Confucian Genealogy

Here is an announcement from the Library of Congress:

Confucian Genealogy To Be Presented to the Library of Congress at Sept. 11 Program Honoring the Chinese Philosopher

On Oct. 28, 2009, the U.S. House of Representatives passed H. Res. 784, to honor the 2560th anniversary of the birth of Confucius and recognize his global contributions to philosophy and social and political thought.

In the spirit of the legislation, the Library of Congress Asian Division will present a program titled “Confucianism as the World Cultural Heritage” from 1 to 5 p.m. on Saturday, Sept. 11 in the Asian Reading Room, located in room 150 of the Library’s Thomas Jefferson Building, 10 First Street S.E., Washington, D.C.

The program, which is free and open to the public (no reservations required), is sponsored by the Asian Division in cooperation with the Washington, D.C., chapter of the Organization of Chinese Americans; the Confucius Memorial Ceremony Committee; and the Hai-Hua Community Center.

The program will feature lectures by prominent scholars, a Confucian memorial dance, calligraphy from the immortal teachings that appear in the “Analects of Confucius” and a display of books in all languages on Confucianism drawn from the Library’s collections.

The cornerstone of the event will be a ceremony marking a special donation to the Library of Congress of the Confucian genealogy. Ling-He Kung, a 76th-generation descendant of the revered Chinese philosopher, will donate an 80-volume set that documents Confucius’s family tree. Published by the Beijing-based Culture and Literature Publishing House, the volumes record 83 generations (more than 2 million people) descended from Confucius. It is believed to be the biggest family tree in the world.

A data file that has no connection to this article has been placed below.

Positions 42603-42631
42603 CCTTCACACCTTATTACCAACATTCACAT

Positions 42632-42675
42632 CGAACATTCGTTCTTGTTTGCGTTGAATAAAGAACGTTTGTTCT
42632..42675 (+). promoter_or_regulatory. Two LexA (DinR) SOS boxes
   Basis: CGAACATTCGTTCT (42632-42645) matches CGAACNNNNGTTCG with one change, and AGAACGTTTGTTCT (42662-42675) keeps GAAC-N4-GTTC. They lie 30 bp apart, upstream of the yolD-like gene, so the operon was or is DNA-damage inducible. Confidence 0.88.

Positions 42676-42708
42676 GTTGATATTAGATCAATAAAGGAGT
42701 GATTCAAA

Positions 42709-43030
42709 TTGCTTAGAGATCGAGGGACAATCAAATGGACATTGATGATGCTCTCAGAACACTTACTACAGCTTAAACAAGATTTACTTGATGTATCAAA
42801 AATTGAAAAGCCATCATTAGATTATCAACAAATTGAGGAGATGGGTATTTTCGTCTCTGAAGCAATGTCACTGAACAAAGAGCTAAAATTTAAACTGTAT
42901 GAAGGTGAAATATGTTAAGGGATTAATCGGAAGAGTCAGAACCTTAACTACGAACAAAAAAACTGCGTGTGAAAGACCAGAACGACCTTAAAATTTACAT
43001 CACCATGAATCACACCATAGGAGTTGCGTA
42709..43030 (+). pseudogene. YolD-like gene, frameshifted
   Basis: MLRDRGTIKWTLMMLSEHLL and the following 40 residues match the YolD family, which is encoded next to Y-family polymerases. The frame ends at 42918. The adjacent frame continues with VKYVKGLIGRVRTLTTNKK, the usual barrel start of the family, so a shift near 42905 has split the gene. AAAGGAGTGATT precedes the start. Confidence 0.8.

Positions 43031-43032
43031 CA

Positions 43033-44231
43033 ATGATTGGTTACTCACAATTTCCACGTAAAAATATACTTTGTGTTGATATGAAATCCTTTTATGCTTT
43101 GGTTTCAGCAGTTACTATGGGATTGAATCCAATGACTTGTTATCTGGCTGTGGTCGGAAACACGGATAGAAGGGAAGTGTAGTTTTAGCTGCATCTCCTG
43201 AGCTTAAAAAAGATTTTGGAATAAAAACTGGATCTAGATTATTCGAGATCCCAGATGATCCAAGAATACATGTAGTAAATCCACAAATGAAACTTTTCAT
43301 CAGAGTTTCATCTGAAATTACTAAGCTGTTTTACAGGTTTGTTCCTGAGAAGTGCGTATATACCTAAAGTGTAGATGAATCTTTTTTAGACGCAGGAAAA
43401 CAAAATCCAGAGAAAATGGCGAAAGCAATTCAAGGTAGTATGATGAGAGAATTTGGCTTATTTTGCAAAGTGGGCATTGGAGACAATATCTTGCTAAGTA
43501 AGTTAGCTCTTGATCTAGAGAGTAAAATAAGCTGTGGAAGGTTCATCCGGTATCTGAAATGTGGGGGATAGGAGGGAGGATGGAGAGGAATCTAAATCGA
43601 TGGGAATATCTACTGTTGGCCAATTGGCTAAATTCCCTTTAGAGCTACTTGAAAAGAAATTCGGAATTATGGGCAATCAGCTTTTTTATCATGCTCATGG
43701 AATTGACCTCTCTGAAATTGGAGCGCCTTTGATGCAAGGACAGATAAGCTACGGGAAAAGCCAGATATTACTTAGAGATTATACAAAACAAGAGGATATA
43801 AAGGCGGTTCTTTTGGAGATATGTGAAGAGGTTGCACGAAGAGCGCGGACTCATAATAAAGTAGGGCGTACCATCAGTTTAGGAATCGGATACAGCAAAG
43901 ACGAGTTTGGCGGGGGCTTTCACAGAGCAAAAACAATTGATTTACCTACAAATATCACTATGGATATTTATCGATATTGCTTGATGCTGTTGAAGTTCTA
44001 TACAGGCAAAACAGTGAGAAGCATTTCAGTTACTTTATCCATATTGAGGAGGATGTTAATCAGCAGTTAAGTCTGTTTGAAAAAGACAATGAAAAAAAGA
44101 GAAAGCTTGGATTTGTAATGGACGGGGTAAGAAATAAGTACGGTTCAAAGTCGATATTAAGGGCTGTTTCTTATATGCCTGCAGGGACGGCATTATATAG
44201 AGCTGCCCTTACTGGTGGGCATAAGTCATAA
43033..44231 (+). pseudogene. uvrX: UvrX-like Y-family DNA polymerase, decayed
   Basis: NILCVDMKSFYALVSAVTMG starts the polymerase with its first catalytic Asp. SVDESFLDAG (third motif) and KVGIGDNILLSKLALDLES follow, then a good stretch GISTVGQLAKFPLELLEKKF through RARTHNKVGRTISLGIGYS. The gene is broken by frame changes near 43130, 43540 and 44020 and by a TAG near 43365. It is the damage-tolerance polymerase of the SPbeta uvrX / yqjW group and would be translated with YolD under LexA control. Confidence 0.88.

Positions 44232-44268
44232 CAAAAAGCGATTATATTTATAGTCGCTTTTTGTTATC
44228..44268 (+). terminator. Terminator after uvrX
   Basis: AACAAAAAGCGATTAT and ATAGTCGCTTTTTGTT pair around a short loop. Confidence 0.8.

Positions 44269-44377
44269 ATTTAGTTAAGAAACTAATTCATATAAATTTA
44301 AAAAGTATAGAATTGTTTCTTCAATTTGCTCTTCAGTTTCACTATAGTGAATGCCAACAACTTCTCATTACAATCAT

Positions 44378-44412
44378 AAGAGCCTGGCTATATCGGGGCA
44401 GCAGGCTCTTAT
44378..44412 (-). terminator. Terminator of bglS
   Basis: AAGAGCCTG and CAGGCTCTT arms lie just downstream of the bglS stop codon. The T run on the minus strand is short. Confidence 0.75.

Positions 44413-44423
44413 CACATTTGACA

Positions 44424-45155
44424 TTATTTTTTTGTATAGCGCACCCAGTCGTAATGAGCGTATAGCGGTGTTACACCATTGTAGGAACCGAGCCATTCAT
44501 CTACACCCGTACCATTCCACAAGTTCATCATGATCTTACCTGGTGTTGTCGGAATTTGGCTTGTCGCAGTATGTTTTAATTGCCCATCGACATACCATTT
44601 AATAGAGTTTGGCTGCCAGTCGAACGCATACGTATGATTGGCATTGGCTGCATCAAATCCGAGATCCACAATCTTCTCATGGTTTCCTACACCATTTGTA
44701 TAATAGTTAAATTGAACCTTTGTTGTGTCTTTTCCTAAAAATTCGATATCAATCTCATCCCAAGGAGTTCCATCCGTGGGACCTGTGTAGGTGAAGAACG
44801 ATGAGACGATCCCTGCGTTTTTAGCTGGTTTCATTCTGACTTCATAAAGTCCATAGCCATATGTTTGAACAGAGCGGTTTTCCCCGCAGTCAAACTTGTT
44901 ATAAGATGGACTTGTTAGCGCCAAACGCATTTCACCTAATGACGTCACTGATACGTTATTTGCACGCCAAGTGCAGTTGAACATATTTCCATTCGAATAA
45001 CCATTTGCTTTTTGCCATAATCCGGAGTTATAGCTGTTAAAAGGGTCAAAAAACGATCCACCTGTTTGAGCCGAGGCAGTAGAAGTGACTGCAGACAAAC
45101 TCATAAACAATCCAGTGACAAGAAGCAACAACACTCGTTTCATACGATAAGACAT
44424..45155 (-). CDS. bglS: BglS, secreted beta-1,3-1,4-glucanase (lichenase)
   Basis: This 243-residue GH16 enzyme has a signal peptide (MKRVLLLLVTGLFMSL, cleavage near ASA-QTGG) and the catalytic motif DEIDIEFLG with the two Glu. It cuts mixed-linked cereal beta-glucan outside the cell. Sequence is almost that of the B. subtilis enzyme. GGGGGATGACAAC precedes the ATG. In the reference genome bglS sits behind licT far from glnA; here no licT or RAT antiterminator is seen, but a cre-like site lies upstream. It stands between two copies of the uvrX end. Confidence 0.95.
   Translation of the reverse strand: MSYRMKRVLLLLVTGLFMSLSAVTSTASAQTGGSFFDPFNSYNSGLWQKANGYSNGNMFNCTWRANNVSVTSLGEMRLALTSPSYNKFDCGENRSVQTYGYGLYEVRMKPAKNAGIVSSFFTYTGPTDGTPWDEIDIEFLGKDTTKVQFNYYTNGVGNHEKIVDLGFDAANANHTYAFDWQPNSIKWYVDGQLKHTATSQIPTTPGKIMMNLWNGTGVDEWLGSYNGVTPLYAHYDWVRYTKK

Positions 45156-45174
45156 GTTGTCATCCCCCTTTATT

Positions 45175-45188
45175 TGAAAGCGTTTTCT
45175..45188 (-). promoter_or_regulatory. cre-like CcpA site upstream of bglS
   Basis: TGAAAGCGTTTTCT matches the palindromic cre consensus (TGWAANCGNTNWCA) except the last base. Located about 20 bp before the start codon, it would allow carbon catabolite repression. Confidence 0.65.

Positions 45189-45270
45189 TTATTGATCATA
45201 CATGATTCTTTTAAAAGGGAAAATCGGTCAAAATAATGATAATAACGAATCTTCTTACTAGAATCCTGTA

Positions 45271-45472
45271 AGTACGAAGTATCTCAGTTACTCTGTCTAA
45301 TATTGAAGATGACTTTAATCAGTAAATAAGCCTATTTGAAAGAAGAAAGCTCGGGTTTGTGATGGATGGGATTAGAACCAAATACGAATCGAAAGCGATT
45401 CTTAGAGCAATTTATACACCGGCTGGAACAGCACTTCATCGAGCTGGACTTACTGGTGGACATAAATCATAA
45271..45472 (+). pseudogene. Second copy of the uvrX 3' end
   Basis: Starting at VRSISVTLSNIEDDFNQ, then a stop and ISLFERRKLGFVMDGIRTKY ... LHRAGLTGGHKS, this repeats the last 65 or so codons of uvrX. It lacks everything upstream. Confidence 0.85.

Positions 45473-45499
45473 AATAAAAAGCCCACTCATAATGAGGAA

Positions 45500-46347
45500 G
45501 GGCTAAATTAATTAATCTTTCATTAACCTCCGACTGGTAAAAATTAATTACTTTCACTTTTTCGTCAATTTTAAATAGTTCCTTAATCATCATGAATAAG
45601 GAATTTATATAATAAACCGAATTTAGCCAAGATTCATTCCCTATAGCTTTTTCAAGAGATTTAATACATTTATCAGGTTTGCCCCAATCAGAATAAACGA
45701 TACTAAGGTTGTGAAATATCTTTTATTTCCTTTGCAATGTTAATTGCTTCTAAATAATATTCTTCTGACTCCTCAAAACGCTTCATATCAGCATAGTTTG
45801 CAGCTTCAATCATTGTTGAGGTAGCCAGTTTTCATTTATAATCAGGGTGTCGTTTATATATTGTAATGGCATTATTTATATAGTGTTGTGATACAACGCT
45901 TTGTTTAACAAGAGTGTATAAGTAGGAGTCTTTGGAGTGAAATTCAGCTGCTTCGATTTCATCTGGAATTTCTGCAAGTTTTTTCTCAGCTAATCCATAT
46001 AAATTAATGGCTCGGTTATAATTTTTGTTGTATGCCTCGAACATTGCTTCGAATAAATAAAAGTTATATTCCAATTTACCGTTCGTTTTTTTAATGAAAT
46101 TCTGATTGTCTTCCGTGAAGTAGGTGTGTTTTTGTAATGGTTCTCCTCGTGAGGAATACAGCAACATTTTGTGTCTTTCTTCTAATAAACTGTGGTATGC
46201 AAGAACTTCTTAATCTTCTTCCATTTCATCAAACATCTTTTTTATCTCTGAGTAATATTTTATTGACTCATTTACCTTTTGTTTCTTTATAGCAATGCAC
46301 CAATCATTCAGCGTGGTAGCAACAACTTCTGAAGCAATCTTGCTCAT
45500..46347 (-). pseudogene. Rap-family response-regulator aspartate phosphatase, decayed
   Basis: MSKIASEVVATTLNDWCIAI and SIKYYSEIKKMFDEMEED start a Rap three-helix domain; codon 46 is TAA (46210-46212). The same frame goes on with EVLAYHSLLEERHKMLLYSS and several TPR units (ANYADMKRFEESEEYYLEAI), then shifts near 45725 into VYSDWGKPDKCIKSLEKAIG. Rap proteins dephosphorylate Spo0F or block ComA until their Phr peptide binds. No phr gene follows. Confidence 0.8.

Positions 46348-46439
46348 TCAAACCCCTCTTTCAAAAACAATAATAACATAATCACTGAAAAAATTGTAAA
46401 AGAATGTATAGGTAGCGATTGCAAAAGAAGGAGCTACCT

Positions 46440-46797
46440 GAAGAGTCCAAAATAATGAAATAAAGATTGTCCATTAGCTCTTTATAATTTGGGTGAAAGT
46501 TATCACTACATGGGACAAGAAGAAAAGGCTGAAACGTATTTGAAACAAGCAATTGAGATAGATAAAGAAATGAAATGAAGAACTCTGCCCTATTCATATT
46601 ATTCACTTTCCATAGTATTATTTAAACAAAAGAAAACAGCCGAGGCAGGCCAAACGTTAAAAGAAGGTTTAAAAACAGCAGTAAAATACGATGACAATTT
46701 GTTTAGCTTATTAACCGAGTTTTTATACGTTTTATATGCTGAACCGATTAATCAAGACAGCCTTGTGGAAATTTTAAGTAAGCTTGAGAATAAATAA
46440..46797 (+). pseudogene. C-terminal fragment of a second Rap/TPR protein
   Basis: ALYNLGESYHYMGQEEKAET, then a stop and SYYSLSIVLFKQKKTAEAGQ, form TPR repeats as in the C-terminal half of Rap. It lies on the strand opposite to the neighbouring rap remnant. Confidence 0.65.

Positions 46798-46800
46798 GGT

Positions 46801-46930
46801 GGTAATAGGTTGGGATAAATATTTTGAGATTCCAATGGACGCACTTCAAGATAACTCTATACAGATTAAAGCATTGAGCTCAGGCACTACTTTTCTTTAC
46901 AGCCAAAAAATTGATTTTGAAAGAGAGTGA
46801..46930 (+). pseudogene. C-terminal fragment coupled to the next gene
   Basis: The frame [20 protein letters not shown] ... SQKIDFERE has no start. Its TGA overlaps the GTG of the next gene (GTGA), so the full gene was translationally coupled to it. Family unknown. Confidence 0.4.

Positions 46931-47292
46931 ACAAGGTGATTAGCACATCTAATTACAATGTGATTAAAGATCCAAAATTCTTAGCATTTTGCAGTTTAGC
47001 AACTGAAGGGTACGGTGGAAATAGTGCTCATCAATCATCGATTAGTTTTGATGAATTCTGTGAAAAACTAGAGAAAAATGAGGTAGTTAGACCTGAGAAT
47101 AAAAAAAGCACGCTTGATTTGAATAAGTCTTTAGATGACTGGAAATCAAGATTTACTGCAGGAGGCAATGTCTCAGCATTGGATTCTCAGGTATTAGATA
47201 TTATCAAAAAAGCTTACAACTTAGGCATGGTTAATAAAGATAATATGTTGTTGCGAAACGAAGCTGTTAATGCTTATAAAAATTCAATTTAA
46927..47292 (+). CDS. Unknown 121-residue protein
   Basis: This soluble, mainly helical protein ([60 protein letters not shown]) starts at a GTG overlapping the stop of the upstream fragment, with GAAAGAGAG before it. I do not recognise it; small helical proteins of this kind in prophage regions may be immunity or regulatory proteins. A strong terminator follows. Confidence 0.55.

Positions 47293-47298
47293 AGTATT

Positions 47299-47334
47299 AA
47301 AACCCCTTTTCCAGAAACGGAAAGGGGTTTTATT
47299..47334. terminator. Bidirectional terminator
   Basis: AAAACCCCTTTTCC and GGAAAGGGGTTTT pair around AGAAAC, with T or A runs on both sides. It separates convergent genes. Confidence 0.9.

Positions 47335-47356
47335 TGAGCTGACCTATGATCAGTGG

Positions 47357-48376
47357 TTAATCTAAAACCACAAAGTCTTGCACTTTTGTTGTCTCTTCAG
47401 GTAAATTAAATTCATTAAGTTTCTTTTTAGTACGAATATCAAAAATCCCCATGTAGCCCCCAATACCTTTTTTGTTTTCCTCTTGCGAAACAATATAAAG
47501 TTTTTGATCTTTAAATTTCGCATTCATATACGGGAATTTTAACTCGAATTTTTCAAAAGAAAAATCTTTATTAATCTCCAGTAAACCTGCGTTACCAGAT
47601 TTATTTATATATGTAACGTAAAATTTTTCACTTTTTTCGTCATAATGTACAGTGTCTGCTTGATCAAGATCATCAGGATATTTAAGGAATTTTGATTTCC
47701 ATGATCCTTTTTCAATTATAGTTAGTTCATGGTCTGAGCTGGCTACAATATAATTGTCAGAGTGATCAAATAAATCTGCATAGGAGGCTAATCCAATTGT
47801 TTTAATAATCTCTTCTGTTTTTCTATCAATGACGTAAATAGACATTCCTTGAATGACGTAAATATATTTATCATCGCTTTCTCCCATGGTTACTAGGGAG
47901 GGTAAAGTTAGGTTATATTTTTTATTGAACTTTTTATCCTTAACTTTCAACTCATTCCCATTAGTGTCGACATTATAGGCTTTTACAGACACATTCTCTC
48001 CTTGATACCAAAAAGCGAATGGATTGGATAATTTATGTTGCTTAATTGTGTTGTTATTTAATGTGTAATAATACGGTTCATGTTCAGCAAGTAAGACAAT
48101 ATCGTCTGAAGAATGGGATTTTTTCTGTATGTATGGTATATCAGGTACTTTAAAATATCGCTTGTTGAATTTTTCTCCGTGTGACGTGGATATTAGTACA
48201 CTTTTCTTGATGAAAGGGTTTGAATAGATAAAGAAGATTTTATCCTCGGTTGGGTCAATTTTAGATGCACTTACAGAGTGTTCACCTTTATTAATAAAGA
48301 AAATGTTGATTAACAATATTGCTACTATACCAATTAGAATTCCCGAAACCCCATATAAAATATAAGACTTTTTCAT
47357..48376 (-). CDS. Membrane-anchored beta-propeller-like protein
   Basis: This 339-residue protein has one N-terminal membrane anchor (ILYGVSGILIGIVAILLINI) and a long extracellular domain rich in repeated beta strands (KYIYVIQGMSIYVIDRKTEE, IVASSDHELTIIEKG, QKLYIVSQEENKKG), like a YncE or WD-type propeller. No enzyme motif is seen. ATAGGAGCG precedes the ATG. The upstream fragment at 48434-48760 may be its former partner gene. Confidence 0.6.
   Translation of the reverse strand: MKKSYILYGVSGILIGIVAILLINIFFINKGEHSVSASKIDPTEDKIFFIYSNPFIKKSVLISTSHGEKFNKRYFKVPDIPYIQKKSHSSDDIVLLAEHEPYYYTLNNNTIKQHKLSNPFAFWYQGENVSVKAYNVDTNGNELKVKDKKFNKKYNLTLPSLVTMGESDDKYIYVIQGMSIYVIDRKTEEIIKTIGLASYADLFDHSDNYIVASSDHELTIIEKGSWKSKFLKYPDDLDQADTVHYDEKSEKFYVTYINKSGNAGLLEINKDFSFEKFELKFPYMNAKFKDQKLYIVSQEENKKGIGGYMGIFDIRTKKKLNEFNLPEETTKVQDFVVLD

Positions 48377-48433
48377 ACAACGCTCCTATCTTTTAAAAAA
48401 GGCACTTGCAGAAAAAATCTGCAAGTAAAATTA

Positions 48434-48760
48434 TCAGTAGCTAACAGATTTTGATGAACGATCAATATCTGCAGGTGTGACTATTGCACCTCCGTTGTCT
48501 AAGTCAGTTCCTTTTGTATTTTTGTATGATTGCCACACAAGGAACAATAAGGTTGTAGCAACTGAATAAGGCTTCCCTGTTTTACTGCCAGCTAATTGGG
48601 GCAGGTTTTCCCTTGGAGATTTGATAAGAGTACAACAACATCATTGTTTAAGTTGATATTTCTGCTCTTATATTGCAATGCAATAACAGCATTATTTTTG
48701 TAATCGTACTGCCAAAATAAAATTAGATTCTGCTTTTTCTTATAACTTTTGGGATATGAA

Born in 551 B.C. in Qufu in eastern China’s Shandong Province, Confucius was a great teacher and thinker whose theories were the orthodox ideology in China for more than 2,000 years. His teachings, which advocate peace and social harmony, have enjoyed a renaissance in recent years.

The Library of Congress is the central repository for all types of Asian publications that are not broadly available at other locations in the United States. Initiated in 1869 with a gift of 10 works in 934 volumes offered to the United States by the Emperor of China, the Library’s Asian collection of more than 2 million items is the largest and most comprehensive outside of Asia. Visit the Asian Division at www.loc.gov/rr/asian/.

Founded in 1800, the Library of Congress is the nation’s oldest federal cultural institution. The Library seeks to spark imagination and creativity and to further human understanding and wisdom by providing access to knowledge through its magnificent collections, programs and exhibitions. Many of the Library’s rich resources can be accessed through its website at www.loc.gov and via interactive exhibitions on a personalized website at myLOC.gov.